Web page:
For an orchestra or a band this primary duty falls to the conductor who must cause the ensemble to join him in representing the composer’s feelings. What happens next was discussed by Wagner in the analogy of a magnet. Wagner said the a kind of general, core form of the emotion, which he called the quintessence of the emotion, extends to the players and in turn is what leaves the stage toward the audience. In an audience of 2,000 it is assumed everyone will understand this quintessence form. If the music is sad, no one will find it happy. But this core form of the emotion then enters the ears of the individual and is sifted through that individual’s personal experience with that emotion and it is then heard in a personal meaning in the right hemisphere of his brain.

This is one of the unique aspects of music, that it communicates in both a general and an individual language of feeling at the same time. Since music makes no sense without a listener, then the answer to the question asked in the title is you, the emotions you perceive are your own. It is your emotions as a listener that give meaning to music. Are we minimizing Beethoven? No, for communicating with you was his very purpose in composing.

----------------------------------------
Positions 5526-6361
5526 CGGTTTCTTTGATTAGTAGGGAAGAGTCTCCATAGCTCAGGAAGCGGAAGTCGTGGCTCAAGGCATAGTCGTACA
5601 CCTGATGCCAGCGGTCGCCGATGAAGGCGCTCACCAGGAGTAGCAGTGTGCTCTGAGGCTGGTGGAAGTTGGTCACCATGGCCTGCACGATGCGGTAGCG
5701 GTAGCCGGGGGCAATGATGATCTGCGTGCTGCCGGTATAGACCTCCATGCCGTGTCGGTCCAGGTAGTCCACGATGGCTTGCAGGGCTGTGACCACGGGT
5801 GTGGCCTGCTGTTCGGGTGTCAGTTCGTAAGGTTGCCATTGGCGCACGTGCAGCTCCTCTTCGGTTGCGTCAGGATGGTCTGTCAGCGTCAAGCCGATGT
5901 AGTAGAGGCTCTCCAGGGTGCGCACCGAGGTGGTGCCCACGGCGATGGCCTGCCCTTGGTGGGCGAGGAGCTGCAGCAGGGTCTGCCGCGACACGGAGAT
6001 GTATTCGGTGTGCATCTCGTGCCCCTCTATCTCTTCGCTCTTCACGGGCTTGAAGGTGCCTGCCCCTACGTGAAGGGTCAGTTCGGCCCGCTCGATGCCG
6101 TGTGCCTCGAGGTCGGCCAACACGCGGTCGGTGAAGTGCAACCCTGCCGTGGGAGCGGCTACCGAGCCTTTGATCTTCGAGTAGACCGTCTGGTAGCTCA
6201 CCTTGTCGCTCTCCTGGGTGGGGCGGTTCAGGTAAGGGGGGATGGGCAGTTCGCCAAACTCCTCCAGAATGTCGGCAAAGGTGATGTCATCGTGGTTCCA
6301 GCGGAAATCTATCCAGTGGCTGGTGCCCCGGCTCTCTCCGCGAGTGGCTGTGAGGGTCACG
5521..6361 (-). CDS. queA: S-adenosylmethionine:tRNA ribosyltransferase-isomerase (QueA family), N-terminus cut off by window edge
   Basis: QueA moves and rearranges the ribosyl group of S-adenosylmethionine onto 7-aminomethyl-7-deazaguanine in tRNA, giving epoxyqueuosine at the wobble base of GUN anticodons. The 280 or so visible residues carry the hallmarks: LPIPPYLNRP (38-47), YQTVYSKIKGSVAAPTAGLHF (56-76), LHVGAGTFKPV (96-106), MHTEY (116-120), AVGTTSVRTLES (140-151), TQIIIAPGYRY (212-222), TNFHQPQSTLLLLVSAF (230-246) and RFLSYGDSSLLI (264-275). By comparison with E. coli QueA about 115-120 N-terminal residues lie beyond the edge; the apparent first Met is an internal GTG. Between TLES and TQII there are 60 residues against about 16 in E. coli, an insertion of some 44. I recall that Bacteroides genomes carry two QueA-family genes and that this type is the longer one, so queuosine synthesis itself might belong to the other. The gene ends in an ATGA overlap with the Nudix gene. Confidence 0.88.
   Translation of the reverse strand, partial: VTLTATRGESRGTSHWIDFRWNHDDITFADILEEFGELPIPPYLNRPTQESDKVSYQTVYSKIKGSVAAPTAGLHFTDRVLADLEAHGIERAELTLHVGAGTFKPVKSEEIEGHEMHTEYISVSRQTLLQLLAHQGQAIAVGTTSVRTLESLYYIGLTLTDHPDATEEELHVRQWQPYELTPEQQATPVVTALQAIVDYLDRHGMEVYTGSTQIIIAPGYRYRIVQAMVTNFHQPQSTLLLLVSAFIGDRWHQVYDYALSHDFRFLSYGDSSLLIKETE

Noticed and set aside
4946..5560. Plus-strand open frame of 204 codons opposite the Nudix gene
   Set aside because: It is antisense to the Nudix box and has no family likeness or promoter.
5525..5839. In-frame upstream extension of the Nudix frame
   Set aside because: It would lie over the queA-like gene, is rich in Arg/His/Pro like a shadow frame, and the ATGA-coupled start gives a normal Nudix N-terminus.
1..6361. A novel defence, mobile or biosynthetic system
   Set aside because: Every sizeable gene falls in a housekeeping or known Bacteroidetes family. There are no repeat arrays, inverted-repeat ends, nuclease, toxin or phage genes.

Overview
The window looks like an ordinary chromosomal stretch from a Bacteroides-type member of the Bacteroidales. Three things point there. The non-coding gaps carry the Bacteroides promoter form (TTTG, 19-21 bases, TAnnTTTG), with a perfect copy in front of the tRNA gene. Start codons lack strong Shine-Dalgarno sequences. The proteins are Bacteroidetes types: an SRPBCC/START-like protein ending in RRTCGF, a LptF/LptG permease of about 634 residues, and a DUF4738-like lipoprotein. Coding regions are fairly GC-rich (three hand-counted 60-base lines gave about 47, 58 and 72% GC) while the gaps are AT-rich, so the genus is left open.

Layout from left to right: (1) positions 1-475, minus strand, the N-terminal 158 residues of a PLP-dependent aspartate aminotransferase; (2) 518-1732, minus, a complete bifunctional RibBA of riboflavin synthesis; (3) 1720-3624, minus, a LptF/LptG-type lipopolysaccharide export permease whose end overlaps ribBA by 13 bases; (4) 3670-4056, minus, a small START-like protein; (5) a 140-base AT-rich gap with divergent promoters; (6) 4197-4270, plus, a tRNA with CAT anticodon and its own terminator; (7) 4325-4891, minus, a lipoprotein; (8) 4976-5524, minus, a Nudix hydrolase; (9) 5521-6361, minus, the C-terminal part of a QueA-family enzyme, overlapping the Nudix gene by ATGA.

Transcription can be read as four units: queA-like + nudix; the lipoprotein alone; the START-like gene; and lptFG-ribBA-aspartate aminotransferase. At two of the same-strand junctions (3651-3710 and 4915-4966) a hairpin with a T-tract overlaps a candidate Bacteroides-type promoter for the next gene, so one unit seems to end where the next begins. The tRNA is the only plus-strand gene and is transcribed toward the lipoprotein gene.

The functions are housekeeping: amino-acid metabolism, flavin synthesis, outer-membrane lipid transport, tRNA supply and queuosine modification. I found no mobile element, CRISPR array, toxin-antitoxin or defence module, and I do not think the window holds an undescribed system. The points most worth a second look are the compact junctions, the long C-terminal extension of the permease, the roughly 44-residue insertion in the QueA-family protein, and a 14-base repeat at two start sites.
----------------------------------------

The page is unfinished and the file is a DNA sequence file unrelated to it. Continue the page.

This is the power of Music, that the experience goes directly from composer to listener. This is not true in Painting, for example, where a canvas stands between the artist and the viewer. Neither does the listener have to “know anything” about Music, for his understanding of Music as a language of feeling comes to him also through genetic transfer.

It is this direct experience in Music which often makes it possible for an individual to have the feeling of a personal relationship with a particular composer. It is also this direct experience with the composer that raises a question in programming. What if the composer is, or was, a bad person? Can we have true empathy with such a person. I think of Manuel de Falla who loved the music of Debussy and decided to write an opera on the life of that composer. He began composing, but as he became more familiar with the life of Debussy he found him to be a contemptible person and so closed his score. This strictly ethical composer found he could not empathize with such a person and therefore could not create music representing him.

This leads us to comment that while it is rare in orchestral circles, in the band field there often appears a composer who is not a genuine artist, but rather a shallow fellow writing only for money. Given the direct experience between composer and listener, here the player, should we not supply his music to our students, who live already in a society filled with shallow and commercial interests? Or, do we just play his music and make everyone happy? For a conductor who is charged with the development of young people, perhaps it is a question worthy of some thought.

David Whitwell



1 Quoted in The New Yorker, May 30, 1977.